Change can be daunting. It can push all our buttons, fear and confusion can arise, doubt or insecurity as such a time is full of so many unknowns. We are personally dealing with big changes right now: selling our house, downsizing, finding the next place, getting the timing right, letting go of all that was and opening to all that will be. But this also makes it a great opportunity to remember that the deepest essence of all life is change.
The world around us is not the same as it was just a moment ago. Babies have been born, people have died, clouds have passed overhead, waves have risen and fallen. We were walking along the River Dart in southwest England, watching the water. It looked the same yet is in constant motion, never the same for even a second. Who we are now is not who we were last year, last week, yesterday, even a few minutes ago. Already our thoughts are different, some of our cells have died while others have been created; our feelings, beliefs, even our relationships are as changeable as rain and sunshine, or night and day.
There’s tremendous freedom in knowing that this is the way life is, that all things will pass. But, as much as change is inevitable, it’s not always welcome or easy. Rather, it can be disorientating and conflicting. Here are 4 ways to guide you through the changes that change inevitably brings, by incorporating mindfulness and awareness:
1. Impermanence is unavoidable
Everything that is happening now will change into something else; every thought and feeling, no matter how intense or dramatic, will one day be different. Every structure will one day collapse, and new forms will be created. Life never stands still. Awareness of this reality allows us to pay attention to feelings as they arise, whether fear or grief, to stay mindful of our reactions, and to know that every difficulty, challenge, joy, or success will, at some point, be different, that this too shall pass.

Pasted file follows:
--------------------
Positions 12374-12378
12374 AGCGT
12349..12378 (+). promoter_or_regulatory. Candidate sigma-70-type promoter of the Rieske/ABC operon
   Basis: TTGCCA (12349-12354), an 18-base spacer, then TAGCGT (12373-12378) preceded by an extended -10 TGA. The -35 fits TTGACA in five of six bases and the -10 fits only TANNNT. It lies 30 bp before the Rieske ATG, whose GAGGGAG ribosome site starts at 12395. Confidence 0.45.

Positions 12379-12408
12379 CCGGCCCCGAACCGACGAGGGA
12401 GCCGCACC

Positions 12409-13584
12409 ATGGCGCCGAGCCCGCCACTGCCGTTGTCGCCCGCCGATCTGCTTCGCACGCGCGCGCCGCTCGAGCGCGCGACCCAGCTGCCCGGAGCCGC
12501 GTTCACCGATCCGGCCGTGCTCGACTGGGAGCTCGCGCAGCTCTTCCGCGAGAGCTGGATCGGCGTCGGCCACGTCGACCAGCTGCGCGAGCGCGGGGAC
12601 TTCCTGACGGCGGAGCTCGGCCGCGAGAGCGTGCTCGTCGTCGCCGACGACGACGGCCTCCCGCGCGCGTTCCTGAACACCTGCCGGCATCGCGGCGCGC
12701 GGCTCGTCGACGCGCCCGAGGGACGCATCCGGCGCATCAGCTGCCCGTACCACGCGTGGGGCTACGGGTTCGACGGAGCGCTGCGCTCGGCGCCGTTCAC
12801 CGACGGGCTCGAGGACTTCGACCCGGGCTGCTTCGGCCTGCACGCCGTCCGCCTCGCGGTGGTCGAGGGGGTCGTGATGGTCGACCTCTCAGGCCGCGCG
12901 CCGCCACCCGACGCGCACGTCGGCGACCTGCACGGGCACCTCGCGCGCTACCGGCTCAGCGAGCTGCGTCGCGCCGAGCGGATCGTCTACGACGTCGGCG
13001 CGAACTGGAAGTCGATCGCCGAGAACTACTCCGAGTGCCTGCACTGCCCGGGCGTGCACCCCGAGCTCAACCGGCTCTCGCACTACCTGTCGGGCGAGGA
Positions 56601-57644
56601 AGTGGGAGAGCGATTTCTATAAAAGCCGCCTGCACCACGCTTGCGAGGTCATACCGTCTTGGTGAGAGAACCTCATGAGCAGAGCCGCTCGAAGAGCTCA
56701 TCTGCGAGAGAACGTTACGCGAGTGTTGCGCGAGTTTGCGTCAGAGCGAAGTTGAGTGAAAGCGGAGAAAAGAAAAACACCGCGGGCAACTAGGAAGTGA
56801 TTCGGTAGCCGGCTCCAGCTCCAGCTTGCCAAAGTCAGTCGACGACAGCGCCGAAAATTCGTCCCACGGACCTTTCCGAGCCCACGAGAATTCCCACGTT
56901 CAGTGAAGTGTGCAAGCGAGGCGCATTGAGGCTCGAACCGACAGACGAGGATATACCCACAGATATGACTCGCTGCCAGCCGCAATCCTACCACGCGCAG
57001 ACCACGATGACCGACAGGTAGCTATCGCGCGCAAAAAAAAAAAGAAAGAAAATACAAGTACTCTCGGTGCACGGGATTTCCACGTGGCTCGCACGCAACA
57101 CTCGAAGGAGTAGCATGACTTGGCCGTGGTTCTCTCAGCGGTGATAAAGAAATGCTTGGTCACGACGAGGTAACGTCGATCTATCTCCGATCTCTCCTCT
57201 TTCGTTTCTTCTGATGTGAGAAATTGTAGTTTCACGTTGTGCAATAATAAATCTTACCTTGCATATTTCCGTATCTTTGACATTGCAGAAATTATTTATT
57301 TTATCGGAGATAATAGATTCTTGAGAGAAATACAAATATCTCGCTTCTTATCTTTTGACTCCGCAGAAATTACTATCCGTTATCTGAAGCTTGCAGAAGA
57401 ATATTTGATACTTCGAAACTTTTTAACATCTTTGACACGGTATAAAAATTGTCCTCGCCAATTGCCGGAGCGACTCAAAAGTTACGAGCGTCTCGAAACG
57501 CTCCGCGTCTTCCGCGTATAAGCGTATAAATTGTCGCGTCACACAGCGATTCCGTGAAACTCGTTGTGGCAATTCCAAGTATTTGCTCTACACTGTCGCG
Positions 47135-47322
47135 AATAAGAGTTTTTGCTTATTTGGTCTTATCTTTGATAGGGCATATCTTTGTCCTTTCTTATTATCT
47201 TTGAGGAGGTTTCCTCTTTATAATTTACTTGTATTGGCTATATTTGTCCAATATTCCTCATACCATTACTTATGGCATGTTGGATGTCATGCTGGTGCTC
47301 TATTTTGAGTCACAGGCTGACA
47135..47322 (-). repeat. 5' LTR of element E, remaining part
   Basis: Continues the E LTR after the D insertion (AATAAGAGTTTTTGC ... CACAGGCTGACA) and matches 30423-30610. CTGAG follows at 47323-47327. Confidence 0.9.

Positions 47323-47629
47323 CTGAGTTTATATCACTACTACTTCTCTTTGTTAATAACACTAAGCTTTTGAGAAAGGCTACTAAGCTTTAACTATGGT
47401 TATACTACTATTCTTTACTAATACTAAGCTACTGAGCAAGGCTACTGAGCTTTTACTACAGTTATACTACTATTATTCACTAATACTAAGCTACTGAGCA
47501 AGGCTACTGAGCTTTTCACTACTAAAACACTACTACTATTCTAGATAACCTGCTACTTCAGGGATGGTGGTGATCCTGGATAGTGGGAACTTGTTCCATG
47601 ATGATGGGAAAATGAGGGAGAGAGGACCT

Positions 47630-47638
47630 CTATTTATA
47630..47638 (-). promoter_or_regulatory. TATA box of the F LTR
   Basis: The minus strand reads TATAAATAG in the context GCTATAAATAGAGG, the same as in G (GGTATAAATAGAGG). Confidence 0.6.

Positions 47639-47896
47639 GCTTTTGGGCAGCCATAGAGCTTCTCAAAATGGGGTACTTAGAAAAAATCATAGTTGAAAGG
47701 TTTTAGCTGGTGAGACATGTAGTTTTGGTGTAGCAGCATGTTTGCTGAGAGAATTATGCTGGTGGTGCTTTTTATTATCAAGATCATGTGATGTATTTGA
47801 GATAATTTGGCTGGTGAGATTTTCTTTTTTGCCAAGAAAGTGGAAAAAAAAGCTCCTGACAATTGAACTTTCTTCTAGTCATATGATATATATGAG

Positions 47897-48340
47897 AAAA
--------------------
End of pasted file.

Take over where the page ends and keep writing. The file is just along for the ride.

2. Transformation is always possible
Just as palm trees transform muddy water into sweet coconut milk, so we can transform fear into courage, selfishness into kindness, and loss into a new beginning. We can create ourselves with every breath, word and action. We just need to put one foot in front of the other. If everything looks hopeless we have the chance to grow into something better: what the caterpillar calls the end of the world, we call a butterfly. To grow into a butterfly simply takes patience and awareness.
Nobody can go back and start a new beginning, but anyone can start today and make a new ending.
Maria Robinson, author
3. No more resistance
Even when times are tough, resistance is the quickest route to further discomfort and unhappiness. Acceptance enables us to be with what is, to create spaciousness and room to breathe. Then we can make friends with our circumstances instead of longing for things to be different from what they are. Resistance to change is resistance to the meaning of being here, which is to become something more than what we were before.
4. Keep on moving
The clue to transformation is being able move with the waves, to paddle in the dip so we are ready to ride the next crest. Being with the flow is being able to deal with whatever arises in each moment. Meditation creates a space where times of pain, sadness, anger, fear, hurt, confusion, doubt, and all other conflicting emotions can arise, be known and gently released. It enables us to be present with whatever is and to accept, embrace, and move with change. We watch without denying, pushing away or holding on.
Here’s a meditation for staying present. It’s based on the breath, which is like an anchor that gives us stability and steadiness. And just as the breath goes in and out so it is like the coming and going of all things.
Sit upright and relax.
Breathe in and out gently, simply watching the natural rhythm of your breathing.
Follow the flow of your breath and let your mind relax into the rhythm.
With each in breath silently repeat. May I be well, may I be peaceful, may I flow with the changes.
With each out breath feel your heart smile gently.
By: Ed and Deb Shapiro